(a)in relation to England and Wales and Northern Ireland—

(i)a constable,

(ii)an officer of Revenue and Customs,

(iii)a member of the Serious Fraud Office,

(iv)an accredited financial investigator,

(v)a counter-terrorism financial investigator,

(vi)a person appointed by the Financial Conduct Authority under section 168(3) or (5) of the Financial Services and Markets Act 2000 to conduct an investigation, or

(vii)a person of a description specified in regulations made by the Secretary of State;

(b)in relation to Scotland—

(i)a procurator fiscal,

(ii)a constable,

(iii)an officer of Revenue and Customs,

(iv)a person appointed by the Financial Conduct Authority under section 168(3) or (5) of the Financial Services and Markets Act 2000 to conduct an investigation, or

(v)a person of a description specified in regulations made by the Secretary of State.

(2)An accredited financial investigator may exercise a function conferred by a provision of this Act only if exercising the function for the purposes of a confiscation investigation or a money laundering investigation within the meaning of Part 8 of the Proceeds of Crime Act 2002 (see section 341 of that Act).

(3)A counter-terrorism financial investigator other than a Schedule 5A counter-terrorism financial investigator may exercise a function conferred by a provision of this Act only if exercising the function for the purposes of a terrorist investigation so far as relating to terrorist property.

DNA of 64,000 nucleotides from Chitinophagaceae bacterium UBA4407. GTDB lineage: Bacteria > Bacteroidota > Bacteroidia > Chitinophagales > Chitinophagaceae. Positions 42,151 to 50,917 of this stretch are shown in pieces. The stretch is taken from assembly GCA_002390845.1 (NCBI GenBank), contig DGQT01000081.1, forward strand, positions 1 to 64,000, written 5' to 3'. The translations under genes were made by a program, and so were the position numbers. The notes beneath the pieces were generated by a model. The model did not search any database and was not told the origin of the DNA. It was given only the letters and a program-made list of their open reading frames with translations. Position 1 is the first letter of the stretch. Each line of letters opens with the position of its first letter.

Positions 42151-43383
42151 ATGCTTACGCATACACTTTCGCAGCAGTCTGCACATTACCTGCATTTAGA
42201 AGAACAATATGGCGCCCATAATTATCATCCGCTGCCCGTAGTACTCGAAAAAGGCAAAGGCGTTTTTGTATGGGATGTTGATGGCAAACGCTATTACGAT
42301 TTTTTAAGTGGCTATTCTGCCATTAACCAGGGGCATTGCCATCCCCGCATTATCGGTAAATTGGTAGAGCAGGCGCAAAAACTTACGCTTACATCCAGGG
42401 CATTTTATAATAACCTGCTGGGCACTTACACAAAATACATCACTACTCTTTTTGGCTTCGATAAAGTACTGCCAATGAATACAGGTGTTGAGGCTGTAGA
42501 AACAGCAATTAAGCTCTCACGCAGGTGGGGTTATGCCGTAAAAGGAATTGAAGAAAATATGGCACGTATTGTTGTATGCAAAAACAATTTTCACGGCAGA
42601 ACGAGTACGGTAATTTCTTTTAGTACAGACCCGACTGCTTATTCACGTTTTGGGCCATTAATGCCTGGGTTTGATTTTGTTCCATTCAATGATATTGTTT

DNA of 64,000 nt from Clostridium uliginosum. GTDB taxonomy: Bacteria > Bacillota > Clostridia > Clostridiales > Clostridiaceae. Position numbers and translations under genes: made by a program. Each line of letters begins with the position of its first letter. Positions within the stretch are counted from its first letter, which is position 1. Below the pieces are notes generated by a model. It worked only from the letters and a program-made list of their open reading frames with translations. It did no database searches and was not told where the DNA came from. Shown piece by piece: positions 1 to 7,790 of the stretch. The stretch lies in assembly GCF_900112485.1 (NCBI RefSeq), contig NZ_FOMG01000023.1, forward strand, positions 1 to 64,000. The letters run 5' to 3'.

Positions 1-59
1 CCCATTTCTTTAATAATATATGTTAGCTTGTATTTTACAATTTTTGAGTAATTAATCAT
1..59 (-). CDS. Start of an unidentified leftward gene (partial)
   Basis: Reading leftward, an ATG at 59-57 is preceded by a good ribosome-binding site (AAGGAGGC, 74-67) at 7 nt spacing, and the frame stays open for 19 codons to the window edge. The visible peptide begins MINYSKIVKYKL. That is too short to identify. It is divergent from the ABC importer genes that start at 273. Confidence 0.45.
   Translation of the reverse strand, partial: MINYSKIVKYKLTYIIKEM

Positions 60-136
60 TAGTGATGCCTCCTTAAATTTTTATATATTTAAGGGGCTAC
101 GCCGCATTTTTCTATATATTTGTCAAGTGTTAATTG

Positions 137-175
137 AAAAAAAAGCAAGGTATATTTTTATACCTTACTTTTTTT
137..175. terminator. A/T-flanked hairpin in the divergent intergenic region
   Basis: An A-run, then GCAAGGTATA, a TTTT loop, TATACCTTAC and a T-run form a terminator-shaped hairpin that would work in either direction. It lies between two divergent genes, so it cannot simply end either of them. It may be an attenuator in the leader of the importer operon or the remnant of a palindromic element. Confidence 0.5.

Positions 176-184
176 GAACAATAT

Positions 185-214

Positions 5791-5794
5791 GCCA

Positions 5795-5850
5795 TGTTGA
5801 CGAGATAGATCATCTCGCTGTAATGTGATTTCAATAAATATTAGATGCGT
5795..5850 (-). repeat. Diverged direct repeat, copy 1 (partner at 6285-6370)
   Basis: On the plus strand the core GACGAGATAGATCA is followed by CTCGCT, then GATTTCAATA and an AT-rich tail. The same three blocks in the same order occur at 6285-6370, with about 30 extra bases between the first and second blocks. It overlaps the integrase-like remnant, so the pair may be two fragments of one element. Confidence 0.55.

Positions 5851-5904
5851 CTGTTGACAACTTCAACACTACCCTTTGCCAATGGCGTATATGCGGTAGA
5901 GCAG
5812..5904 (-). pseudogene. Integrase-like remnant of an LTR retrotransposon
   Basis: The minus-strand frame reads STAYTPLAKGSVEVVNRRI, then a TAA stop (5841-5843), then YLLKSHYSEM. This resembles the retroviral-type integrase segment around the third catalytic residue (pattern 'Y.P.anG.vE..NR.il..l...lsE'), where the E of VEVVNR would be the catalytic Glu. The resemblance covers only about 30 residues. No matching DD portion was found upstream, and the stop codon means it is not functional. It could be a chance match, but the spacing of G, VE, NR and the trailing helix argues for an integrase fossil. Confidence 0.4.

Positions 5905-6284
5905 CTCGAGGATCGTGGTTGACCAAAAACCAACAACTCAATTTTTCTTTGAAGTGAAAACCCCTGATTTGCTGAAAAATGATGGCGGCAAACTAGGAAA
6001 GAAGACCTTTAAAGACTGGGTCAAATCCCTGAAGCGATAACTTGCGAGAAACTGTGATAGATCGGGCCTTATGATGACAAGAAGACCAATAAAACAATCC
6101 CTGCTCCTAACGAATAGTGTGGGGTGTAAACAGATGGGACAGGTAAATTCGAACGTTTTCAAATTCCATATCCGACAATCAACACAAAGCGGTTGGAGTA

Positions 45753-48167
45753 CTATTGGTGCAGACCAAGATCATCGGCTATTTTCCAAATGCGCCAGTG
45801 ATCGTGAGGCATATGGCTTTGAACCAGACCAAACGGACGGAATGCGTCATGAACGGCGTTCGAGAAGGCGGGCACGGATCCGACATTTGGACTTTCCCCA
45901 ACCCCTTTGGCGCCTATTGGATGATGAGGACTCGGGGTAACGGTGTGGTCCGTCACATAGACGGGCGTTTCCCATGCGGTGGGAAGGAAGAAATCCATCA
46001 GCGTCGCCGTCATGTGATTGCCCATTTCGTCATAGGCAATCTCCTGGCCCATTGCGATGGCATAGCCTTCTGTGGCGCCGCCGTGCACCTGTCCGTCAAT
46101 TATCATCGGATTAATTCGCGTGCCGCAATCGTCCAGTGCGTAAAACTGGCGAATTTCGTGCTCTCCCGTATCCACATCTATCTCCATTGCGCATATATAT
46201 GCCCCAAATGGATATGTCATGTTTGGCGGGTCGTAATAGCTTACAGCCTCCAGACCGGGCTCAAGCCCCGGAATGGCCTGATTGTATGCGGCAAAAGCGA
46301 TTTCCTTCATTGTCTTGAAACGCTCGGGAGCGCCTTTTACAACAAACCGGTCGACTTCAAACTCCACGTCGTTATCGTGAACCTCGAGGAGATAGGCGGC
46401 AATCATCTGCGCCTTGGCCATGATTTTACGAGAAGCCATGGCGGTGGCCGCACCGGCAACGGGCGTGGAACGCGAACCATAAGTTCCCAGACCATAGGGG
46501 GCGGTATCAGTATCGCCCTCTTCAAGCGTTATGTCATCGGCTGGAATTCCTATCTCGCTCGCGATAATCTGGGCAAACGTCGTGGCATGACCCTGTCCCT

(4)A Schedule 5A counter-terrorism financial investigator may exercise a function conferred by a provision of this Act only if exercising the function for the purposes of a terrorist financing investigation.

(5)A person mentioned in any of sub-paragraphs (ii) to (v) of subsection (1)(b) may exercise a function conferred by a provision of this Act only if authorised to do so by a procurator fiscal.

(6)A certificate of a procurator fiscal that a person mentioned in any of sub-paragraphs (ii) to (v) of subsection (1)(b) had authority to exercise a function conferred by a provision of this Act is conclusive evidence of that fact.

(7)If regulations under subsection (1)(a)(vii) describe a person by reference to the person being authorised by another person, the regulations may include provision which has a similar effect to the provision made by subsection (6).

(8)In this section—

  • “accredited financial investigator” has the same meaning as in the Proceeds of Crime Act 2002 (see section 3 of that Act);

  • “counter-terrorism financial investigator” means a person who is accredited—

    (a)

    by virtue of section 63F(4)(a) of the Terrorism Act 2000 in relation to that Act, or

    (b)

    by virtue of section 63F(4)(c) of the Terrorism Act 2000 in relation to Schedule 5 or 5A to that Act;

  • “Schedule 5A counter-terrorism financial investigator” means a person who is accredited by virtue of section 63F(4)(c) of the Terrorism Act 2000 in relation to Schedule 5A to that Act and not in relation to Schedule 5 to that Act;